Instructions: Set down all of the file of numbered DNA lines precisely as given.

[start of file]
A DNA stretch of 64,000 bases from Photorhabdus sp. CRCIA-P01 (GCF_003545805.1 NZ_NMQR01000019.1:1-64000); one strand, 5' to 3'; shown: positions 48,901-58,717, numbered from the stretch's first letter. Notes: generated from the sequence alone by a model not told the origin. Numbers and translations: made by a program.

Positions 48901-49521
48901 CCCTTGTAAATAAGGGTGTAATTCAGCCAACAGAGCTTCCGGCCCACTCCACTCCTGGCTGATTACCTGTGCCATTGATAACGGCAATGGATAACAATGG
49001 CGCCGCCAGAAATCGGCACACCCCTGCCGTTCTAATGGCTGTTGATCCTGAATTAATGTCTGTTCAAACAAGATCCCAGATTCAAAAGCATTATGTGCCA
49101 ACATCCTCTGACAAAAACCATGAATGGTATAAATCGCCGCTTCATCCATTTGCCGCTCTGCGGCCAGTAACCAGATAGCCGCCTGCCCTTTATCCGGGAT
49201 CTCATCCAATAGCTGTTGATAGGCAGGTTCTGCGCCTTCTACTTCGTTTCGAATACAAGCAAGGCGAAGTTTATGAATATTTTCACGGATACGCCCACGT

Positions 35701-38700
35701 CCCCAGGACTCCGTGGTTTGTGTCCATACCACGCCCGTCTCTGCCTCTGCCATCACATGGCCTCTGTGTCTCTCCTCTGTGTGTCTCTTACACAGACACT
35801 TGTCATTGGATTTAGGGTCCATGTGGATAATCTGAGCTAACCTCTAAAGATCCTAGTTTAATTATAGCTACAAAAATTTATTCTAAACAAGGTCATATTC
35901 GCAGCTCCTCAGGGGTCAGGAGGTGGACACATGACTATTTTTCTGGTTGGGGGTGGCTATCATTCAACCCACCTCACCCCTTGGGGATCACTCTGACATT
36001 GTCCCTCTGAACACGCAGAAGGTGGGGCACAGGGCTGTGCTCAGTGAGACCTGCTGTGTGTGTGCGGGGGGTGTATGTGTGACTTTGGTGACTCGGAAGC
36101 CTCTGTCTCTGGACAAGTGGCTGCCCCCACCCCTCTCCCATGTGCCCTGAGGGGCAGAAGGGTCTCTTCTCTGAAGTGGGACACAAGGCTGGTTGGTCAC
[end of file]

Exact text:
A DNA stretch of 64,000 bases from Photorhabdus sp. CRCIA-P01 (GCF_003545805.1 NZ_NMQR01000019.1:1-64000); one strand, 5' to 3'; shown: positions 48,901-58,717, numbered from the stretch's first letter. Notes: generated from the sequence alone by a model not told the origin. Numbers and translations: made by a program.

Positions 48901-49521
48901 CCCTTGTAAATAAGGGTGTAATTCAGCCAACAGAGCTTCCGGCCCACTCCACTCCTGGCTGATTACCTGTGCCATTGATAACGGCAATGGATAACAATGG
49001 CGCCGCCAGAAATCGGCACACCCCTGCCGTTCTAATGGCTGTTGATCCTGAATTAATGTCTGTTCAAACAAGATCCCAGATTCAAAAGCATTATGTGCCA
49101 ACATCCTCTGACAAAAACCATGAATGGTATAAATCGCCGCTTCATCCATTTGCCGCTCTGCGGCCAGTAACCAGATAGCCGCCTGCCCTTTATCCGGGAT
49201 CTCATCCAATAGCTGTTGATAGGCAGGTTCTGCGCCTTCTACTTCGTTTCGAATACAAGCAAGGCGAAGTTTATGAATATTTTCACGGATACGCCCACGT

Positions 35701-38700
35701 CCCCAGGACTCCGTGGTTTGTGTCCATACCACGCCCGTCTCTGCCTCTGCCATCACATGGCCTCTGTGTCTCTCCTCTGTGTGTCTCTTACACAGACACT
35801 TGTCATTGGATTTAGGGTCCATGTGGATAATCTGAGCTAACCTCTAAAGATCCTAGTTTAATTATAGCTACAAAAATTTATTCTAAACAAGGTCATATTC
35901 GCAGCTCCTCAGGGGTCAGGAGGTGGACACATGACTATTTTTCTGGTTGGGGGTGGCTATCATTCAACCCACCTCACCCCTTGGGGATCACTCTGACATT
36001 GTCCCTCTGAACACGCAGAAGGTGGGGCACAGGGCTGTGCTCAGTGAGACCTGCTGTGTGTGTGCGGGGGGTGTATGTGTGACTTTGGTGACTCGGAAGC
36101 CTCTGTCTCTGGACAAGTGGCTGCCCCCACCCCTCTCCCATGTGCCCTGAGGGGCAGAAGGGTCTCTTCTCTGAAGTGGGACACAAGGCTGGTTGGTCAC